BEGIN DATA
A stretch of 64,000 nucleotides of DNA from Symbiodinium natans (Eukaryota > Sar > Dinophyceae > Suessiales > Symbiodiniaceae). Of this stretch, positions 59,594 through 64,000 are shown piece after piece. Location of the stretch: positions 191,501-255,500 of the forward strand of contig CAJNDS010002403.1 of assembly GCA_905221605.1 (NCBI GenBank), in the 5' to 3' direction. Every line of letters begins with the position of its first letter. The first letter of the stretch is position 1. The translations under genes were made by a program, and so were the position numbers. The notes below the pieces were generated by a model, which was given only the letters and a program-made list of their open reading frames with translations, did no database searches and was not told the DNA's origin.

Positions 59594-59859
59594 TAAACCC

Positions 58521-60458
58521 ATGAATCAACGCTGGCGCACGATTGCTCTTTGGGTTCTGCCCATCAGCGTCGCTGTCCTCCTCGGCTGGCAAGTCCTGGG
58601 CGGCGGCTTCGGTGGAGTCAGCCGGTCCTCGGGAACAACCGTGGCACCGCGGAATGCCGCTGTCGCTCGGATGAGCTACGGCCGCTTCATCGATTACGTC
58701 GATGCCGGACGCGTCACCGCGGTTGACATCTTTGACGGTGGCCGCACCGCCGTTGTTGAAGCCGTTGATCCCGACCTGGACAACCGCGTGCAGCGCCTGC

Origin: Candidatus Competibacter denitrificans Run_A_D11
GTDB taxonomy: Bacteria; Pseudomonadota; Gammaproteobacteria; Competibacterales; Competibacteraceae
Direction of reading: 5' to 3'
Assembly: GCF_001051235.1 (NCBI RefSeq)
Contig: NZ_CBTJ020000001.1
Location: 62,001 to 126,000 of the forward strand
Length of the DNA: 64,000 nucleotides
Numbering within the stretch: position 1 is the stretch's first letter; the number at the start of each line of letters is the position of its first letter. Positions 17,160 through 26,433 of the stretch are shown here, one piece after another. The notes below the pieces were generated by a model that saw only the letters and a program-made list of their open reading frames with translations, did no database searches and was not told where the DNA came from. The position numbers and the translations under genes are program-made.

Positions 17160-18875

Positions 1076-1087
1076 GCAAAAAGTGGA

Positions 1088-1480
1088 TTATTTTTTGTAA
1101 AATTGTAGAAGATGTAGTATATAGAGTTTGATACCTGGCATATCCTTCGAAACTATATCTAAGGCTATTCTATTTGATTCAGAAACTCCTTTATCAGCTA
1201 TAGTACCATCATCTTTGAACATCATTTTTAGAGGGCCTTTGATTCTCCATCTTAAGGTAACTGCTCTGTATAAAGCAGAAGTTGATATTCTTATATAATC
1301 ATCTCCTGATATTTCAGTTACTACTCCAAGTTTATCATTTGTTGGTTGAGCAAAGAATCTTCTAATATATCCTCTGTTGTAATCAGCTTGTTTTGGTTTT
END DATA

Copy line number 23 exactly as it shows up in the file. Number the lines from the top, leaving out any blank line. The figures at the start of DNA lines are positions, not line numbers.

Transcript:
1301 ATCTCCTGATATTTCAGTTACTACTCCAAGTTTATCATTTGTTGGTTGAGCAAAGAATCTTCTAATATATCCTCTGTTGTAATCAGCTTGTTTTGGTTTT